Alexander Barabanov is a lot of fun to watch. pic.twitter.com/TOBNOGGF09
— Alex Nunn (@aj_ranger) January 22, 2019
Having not watched as much KHL in the past year and change as I’d like to, I decided to defer to the experts on the eye-test side of the game. Leafs GM Kyle Dubas has already described Barabanov as a high-end, competitive playmaker, but it’s literally part of his job to hype up his own player. So I went to KHL insider Igor Eronko of Sport-Express, and KHL English Commentator Andrey Osadchenko to ask for their thoughts:
Eronko had this to say:
The first thing that comes to mind when talking about Barabanov is his skating, and of course his agility and balance. He’s a real beast one-on-one, one of the best in the KHL in terms of that. Very strong on the puck, good in battles due to low centre of gravity. You could think he’s too small, but his frame is NHL level. He can outskate any defenceman on any given moment in the corners or along the boards. I can’t call him a brilliant passer, he’s not a playmaking winger, but he sees the ice quite well and tends to improve the chance with a pass cause his shot is his weak side. He creates a lot with the help of skating and good deking ability. Very disciplined. His work ethis is great, he’s a real self-made man who wants to try himself in the best league out there giving it all he’s got. He would be useful on a PK, he’s sound defensively, never stops. I personally see him as a great 3rd line player, who could occasionally replace someone in top-6 since he reads the game well and helps linemates who aren’t as defensively aware.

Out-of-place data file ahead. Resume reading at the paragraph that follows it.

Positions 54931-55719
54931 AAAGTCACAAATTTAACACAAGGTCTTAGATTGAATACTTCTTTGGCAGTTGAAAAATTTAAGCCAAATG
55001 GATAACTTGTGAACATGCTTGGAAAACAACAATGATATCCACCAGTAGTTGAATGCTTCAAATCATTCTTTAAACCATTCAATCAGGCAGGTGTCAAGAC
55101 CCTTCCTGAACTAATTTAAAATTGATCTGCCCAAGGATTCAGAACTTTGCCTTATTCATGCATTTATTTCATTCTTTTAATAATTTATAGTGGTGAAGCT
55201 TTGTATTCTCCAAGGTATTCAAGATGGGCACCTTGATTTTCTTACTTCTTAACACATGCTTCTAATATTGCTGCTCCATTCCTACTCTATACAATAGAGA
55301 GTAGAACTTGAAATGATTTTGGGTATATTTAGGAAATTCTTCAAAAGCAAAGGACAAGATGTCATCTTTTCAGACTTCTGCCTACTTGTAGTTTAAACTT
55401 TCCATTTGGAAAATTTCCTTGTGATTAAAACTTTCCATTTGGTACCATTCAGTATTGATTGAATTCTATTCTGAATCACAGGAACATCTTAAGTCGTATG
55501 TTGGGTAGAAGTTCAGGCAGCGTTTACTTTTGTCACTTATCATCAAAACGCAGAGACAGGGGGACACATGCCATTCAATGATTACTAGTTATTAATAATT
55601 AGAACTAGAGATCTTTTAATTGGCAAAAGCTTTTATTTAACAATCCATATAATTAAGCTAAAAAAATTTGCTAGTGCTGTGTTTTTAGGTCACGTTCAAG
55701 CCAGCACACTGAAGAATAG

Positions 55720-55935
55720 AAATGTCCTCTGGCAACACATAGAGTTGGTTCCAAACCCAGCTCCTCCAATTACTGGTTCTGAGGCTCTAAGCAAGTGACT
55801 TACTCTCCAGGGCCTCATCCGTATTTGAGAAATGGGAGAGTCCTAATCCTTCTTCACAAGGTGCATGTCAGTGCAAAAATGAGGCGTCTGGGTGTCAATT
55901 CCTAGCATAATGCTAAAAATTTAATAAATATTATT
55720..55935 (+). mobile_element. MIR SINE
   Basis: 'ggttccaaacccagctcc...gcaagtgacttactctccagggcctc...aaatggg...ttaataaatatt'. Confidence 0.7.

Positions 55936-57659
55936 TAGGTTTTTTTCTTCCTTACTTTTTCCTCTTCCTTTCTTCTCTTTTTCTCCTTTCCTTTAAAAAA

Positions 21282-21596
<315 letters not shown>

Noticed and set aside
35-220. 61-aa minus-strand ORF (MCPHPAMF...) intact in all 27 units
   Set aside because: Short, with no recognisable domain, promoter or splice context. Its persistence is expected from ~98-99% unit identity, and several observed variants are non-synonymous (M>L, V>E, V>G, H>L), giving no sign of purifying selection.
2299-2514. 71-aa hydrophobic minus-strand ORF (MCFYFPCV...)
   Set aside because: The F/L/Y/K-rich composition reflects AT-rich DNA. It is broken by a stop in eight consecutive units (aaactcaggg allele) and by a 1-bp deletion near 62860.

Osadchenko wasn’t as glowing, but still relatively positive and is in agreement with Eronko on his probable role: